- A longtime friend cheating on a spouse for years, but never leaving because they don’t want to upset the kids.
- A sister living with domestic violence, but making up stories about how she received the bruises that just keep popping up.
- A man who gets married because of his new wife’s health benefits, despite the fact that he doesn’t really love her (and she doesn’t know).
- A woman who dates Jeff, who adores her, showers her with gifts and helps out with her home expenses, but she really likes Bob at work.
- The manager, Tom, who can’t stand working for Dominic because he’s a narcissistic jerk who micromanages and can never be pleased. Tom stays in the job because the market is too fragile to simply quit, and he needs the steady paycheck to take care of his kids.
- The ex-spouse who tries to put a good game face on when he goes to do the kid exchange on the weekends with someone who was mean, emasculating, and condescending throughout the marriage, and has gotten worse since the divorce, all for the sake of avoiding additional drama for the kids.
If any of these sound familiar, you know what it means to live with a lie, the angst it can cause, and how it can keep you wondering what you really could be, if you weren’t walking around with that burden all of the time. When we do diversity and inclusion workshops for our clients, we leave the religious debate out of it. We don’t look at what some perceive to be moral issues. We look at what the business impact is on an organization that does not allow an individual to live life as their “authentic self.” What does that mean to your business, your profits, employee productivity? What would it have meant to Jason Collins’ NBA career? If he wasn’t always trying to be something he wasn’t, or worse, wasn’t always worrying about being caught or called out. Could he have had a more illustrious career? Would he have had stronger stats, better play, and his name in lights?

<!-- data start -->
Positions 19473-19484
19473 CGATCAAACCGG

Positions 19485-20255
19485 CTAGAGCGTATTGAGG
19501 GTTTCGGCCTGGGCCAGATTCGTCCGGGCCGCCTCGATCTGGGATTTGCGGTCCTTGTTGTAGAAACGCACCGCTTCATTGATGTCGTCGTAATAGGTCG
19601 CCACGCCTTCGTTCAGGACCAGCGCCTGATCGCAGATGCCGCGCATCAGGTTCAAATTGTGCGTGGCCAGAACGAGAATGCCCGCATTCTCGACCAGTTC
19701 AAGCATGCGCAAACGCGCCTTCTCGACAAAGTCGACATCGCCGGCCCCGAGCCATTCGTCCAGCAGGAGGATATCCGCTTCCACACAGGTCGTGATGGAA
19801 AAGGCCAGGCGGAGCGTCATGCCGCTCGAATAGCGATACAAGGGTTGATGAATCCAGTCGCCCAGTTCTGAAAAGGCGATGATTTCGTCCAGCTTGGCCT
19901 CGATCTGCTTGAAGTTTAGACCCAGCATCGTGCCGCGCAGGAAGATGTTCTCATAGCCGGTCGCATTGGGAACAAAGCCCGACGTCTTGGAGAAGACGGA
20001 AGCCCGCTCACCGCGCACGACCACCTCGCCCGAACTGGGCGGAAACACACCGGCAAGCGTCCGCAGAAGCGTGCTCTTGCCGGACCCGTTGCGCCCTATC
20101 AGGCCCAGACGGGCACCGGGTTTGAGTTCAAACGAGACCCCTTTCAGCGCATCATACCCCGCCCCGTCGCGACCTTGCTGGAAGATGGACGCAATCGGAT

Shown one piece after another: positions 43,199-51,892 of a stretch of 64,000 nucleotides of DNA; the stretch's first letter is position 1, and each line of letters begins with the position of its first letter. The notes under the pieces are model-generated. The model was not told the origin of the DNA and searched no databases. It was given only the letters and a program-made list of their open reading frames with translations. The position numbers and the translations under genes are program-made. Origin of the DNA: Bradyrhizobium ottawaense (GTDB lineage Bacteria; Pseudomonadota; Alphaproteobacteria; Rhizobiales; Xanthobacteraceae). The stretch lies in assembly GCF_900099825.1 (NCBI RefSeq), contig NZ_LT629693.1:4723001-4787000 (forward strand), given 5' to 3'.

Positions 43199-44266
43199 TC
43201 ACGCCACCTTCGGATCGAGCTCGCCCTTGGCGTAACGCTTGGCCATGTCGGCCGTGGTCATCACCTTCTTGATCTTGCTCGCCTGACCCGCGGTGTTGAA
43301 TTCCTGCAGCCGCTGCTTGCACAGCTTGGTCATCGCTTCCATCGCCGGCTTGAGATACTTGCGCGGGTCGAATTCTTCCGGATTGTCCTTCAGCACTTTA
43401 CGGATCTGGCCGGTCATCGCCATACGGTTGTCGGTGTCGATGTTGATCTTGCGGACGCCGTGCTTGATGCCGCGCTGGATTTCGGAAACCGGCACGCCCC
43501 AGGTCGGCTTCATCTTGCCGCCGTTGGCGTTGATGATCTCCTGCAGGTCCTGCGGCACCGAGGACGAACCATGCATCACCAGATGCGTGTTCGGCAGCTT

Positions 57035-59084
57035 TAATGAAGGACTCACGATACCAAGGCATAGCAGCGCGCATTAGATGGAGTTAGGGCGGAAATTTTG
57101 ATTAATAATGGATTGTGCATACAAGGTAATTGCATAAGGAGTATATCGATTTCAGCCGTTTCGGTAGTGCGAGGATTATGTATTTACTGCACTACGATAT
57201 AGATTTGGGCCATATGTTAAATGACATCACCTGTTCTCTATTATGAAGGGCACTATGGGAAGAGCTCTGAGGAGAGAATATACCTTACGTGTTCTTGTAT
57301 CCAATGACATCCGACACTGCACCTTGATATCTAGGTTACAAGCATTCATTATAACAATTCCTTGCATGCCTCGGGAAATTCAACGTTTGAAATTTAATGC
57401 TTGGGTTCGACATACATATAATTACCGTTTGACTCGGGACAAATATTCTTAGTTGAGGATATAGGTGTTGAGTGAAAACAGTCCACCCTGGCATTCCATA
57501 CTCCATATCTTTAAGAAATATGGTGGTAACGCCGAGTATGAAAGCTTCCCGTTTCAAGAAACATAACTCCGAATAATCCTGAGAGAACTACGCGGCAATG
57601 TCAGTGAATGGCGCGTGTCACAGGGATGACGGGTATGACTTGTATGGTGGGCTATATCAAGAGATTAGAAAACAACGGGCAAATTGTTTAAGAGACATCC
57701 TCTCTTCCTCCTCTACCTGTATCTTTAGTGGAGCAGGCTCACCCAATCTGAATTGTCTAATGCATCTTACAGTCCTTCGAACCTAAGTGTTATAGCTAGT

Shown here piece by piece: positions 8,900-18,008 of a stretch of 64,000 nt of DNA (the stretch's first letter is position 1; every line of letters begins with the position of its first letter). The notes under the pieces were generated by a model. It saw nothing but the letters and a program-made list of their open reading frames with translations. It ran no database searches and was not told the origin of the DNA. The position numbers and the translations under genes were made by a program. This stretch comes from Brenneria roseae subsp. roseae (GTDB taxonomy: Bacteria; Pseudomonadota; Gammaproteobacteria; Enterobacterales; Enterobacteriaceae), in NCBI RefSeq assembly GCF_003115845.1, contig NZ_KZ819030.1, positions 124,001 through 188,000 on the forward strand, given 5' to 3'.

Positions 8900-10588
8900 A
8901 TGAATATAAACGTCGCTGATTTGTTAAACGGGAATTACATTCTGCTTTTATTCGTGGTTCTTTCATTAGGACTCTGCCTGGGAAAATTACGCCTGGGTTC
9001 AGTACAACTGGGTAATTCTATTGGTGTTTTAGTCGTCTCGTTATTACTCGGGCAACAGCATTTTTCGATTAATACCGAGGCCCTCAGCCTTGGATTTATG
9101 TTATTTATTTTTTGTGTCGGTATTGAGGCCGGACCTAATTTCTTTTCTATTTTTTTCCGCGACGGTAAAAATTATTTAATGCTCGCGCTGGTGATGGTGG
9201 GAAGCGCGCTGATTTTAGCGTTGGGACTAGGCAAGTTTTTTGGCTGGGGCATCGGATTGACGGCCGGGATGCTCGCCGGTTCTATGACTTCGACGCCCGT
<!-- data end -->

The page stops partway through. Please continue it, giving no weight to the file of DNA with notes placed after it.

Unfortunately, we’ll never know. Neither will he. But what I can tell you from a business case for diversity perspective, any employee who feels like they are restricted from being themselves will never give you their best. Acceptance of them can unleash their inner rock star simply by taking away the stress of the lie.
What do you do in your workplace to create an inclusive environment for all? Are your company’s “non-negotiables” based in tangible truth, or just some habits someone started 30 years ago, and no one has ever bothered to step up to change with the times? How do you help employees know it’s OK to be who they are…really? Would someone who is different from you (in any way) agree that you make a conscious effort to do so?
As a leader, supervisor, or colleague, never underestimate the power of acceptance. The business results may surprise you.
Tags: Barak Obama, basketball, Bill Clinton, Boston Celtics, diversity, diversity training, ESPN, gay, Human Rights Campaign, inclusion, Jason Collins, job, NBA, out of the closet, Rick Reilly, Sports Illustrated, Stanford, Washington Wizards